Healing The Health-Care System

How should Christ’s mandate that we care for “the least of these” guide our national debate on health-care reform?

If the ambitious Clinton health-care plan becomes law, credit should probably go to the massive failure of our current haphazard patchwork of private and public “insurance.” Actually, the Clinton plan joins several Republican proposals, all conceived under the same lament: the system is indeed broken.

Consider this case for health-care reform:

Mr. Swanson (not his real name) is a 55-year-old man who recently lost his job at a small, engine-building company. He has severe high blood pressure and diabetes requiring four different medications. He makes an appointment to see me because he lost his insurance with his job and cannot afford to see his doctor or fill his prescriptions. I am a primary-care physician at a county hospital. My examination shows us what happens when a patient cannot afford medication. Mr. Swanson’s blood sugar level is twice normal, his blood pressure is dangerously elevated, and he has had exertional chest pain for several weeks. He tells me his medications were costing him $120 a month.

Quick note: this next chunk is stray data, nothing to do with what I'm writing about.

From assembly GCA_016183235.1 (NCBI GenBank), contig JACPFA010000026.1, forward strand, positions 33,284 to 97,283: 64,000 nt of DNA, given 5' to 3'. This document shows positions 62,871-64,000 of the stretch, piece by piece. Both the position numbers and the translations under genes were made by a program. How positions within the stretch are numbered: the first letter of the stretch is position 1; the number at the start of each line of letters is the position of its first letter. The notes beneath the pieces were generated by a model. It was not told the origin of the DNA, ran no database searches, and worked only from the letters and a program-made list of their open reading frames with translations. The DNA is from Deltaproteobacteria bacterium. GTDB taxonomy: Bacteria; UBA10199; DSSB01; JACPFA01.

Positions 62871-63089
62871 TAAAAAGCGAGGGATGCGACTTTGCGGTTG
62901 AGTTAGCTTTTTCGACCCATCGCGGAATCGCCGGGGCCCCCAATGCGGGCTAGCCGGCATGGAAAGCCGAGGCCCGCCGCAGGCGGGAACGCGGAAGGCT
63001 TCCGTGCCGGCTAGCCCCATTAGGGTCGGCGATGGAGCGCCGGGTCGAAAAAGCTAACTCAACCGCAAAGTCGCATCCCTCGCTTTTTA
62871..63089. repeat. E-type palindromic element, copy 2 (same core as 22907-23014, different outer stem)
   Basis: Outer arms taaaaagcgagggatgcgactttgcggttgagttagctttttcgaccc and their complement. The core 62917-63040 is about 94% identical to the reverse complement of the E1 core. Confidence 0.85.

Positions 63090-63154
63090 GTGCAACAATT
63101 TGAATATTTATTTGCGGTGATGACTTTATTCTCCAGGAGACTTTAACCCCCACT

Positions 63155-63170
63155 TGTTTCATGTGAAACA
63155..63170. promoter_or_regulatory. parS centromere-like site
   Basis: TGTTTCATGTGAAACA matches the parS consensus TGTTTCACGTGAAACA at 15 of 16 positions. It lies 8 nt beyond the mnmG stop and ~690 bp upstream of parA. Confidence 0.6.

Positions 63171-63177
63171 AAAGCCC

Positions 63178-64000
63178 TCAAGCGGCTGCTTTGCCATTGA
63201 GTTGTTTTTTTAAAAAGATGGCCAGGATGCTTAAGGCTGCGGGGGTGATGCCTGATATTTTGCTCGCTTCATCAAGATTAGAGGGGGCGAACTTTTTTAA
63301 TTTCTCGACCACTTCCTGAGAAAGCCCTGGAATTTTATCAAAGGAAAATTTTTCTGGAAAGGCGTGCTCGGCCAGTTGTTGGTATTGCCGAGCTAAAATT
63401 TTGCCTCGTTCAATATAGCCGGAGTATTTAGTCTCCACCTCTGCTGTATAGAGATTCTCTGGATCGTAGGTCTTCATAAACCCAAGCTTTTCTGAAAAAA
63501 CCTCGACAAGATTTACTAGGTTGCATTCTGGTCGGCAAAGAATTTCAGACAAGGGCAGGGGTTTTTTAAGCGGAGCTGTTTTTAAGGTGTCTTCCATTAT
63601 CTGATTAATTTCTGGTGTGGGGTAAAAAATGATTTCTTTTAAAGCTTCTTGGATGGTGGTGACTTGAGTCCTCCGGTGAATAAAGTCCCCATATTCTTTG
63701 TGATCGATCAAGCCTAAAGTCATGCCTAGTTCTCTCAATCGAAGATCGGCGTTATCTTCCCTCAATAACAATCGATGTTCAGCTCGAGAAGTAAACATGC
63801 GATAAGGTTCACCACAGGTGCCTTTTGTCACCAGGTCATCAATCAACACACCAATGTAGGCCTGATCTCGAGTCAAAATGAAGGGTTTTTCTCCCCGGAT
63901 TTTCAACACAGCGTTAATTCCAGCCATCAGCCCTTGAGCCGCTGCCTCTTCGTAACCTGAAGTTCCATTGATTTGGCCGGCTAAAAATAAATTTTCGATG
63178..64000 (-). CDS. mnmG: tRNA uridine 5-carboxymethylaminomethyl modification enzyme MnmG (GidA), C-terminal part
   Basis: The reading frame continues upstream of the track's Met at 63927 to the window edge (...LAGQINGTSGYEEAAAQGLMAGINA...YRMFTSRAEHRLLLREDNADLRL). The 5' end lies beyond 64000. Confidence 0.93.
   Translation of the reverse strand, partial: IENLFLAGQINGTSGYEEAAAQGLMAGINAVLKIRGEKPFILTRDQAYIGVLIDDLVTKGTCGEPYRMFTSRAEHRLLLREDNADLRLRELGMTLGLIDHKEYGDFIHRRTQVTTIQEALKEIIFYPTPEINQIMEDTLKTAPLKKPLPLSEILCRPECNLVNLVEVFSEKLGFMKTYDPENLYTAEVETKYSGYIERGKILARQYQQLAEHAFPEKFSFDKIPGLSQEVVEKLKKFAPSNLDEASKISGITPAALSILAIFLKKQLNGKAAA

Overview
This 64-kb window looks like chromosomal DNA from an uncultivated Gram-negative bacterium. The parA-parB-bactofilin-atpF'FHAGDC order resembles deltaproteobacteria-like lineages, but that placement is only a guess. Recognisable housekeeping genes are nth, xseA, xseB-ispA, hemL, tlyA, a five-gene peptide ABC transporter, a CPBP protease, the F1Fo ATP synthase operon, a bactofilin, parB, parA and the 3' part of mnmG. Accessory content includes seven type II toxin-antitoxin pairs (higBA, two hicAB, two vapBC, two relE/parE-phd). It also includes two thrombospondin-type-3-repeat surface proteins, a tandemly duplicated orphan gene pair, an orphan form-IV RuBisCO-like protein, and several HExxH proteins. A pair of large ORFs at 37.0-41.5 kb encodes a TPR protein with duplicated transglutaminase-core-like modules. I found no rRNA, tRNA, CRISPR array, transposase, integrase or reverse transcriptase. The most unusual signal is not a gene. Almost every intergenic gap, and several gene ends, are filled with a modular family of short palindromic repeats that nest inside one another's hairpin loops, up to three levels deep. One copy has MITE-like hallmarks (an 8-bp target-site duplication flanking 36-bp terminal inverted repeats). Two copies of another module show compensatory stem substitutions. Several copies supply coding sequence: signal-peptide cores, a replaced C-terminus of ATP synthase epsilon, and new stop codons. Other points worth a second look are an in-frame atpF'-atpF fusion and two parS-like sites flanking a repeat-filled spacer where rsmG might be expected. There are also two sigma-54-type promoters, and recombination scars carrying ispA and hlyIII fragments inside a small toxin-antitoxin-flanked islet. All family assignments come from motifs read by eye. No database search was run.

I put him back on his medicines, add aspirin and nitroglycerin to keep his arteries open, and send him to our cardiologist to begin evaluation for heart disease. The cardiac catheterization reveals life-threatening blockages in both the left and right coronary arteries, so Mr. Swanson has an angioplasty, a procedure that uses a balloon to widen the arteries from the inside. Mr. Swanson’s blood pressure and diabetes come under control. He begins occupational therapy and looks for another job. His hospital bill is over $10,000, which he cannot pay.

Could it happen to you?

If you think ...

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